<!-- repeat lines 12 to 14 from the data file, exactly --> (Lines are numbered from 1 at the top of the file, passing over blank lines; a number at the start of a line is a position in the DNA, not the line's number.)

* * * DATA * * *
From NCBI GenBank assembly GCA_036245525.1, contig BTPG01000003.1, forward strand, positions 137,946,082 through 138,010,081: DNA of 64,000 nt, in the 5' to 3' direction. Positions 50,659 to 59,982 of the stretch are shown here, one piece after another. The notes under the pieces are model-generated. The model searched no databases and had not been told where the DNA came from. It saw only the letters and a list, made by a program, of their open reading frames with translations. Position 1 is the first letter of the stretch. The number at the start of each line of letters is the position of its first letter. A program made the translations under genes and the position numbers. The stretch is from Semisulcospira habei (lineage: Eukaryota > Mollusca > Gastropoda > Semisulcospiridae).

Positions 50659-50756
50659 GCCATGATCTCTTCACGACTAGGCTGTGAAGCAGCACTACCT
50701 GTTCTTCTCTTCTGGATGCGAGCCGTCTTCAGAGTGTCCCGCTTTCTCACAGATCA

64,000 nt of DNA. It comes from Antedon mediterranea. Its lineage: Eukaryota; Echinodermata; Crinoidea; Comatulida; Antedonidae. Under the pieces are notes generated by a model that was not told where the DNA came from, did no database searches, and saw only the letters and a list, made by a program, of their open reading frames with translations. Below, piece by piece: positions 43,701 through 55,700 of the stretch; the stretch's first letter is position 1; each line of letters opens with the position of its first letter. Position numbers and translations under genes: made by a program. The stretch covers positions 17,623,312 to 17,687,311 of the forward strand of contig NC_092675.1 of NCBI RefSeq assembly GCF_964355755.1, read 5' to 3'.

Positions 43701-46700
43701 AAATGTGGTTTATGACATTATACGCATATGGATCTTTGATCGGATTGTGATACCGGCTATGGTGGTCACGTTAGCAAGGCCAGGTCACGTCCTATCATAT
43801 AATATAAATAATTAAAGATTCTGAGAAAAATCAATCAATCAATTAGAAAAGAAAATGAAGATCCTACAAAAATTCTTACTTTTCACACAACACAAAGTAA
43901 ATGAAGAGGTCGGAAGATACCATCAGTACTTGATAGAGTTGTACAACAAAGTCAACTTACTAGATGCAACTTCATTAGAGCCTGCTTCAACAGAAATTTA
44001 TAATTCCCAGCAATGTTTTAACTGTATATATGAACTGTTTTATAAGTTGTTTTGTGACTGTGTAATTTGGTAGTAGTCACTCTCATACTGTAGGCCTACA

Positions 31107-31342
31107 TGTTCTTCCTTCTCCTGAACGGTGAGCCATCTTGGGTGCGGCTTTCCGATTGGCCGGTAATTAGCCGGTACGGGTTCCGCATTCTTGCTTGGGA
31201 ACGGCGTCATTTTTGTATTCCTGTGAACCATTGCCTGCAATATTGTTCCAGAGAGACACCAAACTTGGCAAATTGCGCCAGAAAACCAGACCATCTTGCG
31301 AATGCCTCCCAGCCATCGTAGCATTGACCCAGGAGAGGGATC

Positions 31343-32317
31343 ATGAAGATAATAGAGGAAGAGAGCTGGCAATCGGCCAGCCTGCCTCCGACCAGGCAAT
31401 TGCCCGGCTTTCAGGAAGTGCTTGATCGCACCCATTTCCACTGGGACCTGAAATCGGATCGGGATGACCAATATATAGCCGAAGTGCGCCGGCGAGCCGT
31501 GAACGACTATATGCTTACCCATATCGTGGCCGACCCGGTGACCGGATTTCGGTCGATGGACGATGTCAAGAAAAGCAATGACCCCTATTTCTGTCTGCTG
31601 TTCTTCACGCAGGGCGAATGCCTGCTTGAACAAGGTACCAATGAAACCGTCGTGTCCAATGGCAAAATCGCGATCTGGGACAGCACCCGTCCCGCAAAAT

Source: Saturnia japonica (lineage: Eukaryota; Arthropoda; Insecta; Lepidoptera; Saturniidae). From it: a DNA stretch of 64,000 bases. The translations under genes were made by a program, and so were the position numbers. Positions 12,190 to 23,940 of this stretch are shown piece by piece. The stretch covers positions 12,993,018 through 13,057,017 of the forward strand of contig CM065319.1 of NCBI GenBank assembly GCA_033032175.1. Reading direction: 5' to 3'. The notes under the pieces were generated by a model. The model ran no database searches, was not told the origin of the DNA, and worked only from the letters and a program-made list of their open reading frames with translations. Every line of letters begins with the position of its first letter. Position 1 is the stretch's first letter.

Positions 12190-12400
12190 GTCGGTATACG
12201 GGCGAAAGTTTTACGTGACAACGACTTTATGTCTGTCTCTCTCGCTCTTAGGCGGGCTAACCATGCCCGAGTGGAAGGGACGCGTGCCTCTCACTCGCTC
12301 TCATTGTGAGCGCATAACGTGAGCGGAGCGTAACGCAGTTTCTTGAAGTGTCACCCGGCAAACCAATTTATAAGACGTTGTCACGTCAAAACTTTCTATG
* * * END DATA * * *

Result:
31107 TGTTCTTCCTTCTCCTGAACGGTGAGCCATCTTGGGTGCGGCTTTCCGATTGGCCGGTAATTAGCCGGTACGGGTTCCGCATTCTTGCTTGGGA
31201 ACGGCGTCATTTTTGTATTCCTGTGAACCATTGCCTGCAATATTGTTCCAGAGAGACACCAAACTTGGCAAATTGCGCCAGAAAACCAGACCATCTTGCG
31301 AATGCCTCCCAGCCATCGTAGCATTGACCCAGGAGAGGGATC